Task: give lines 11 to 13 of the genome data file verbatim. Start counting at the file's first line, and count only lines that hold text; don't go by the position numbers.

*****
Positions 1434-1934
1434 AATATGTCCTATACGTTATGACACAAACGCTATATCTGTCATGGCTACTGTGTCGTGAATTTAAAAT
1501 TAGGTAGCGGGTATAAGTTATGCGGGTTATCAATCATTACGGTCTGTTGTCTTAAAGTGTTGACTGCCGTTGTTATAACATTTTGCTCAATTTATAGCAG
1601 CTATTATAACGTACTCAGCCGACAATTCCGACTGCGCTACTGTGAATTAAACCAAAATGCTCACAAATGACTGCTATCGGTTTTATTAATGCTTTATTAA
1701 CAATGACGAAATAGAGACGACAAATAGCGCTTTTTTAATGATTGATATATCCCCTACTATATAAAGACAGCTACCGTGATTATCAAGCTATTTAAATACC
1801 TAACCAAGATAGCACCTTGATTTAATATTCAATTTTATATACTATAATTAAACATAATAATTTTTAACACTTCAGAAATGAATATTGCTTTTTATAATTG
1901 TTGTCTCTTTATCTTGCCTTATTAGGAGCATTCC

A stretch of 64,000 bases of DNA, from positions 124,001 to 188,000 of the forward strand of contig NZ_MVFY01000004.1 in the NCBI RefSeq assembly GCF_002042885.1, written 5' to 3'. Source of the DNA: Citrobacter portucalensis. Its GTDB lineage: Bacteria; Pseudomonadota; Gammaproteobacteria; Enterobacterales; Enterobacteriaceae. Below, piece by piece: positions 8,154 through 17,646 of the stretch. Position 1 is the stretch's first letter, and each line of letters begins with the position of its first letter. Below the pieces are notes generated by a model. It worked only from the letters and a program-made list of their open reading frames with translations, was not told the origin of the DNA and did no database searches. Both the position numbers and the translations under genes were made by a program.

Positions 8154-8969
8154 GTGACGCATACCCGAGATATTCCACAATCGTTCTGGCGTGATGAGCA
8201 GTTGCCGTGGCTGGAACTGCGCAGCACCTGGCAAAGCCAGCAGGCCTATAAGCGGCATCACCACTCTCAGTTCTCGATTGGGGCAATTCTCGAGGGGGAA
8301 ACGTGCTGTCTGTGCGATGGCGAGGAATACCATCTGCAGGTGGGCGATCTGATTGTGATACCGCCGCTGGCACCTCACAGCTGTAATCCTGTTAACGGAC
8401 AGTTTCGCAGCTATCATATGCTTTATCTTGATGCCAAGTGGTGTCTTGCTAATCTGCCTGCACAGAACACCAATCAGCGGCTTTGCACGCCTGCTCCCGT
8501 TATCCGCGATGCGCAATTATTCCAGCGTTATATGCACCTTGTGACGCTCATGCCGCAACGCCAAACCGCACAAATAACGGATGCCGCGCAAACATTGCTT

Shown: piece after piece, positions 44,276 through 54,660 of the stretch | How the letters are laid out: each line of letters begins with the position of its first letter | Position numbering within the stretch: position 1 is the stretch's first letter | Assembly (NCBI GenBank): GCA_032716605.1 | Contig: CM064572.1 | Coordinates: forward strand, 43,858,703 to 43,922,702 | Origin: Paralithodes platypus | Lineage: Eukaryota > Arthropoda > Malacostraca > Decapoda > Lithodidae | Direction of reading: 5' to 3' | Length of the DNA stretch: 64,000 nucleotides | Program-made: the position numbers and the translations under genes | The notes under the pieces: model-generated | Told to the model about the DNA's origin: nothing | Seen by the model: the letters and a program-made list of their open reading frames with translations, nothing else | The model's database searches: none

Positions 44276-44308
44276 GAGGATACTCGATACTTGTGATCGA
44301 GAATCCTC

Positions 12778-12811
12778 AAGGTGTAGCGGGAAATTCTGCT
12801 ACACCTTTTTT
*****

8201 GTTGCCGTGGCTGGAACTGCGCAGCACCTGGCAAAGCCAGCAGGCCTATAAGCGGCATCACCACTCTCAGTTCTCGATTGGGGCAATTCTCGAGGGGGAA
8301 ACGTGCTGTCTGTGCGATGGCGAGGAATACCATCTGCAGGTGGGCGATCTGATTGTGATACCGCCGCTGGCACCTCACAGCTGTAATCCTGTTAACGGAC
8401 AGTTTCGCAGCTATCATATGCTTTATCTTGATGCCAAGTGGTGTCTTGCTAATCTGCCTGCACAGAACACCAATCAGCGGCTTTGCACGCCTGCTCCCGT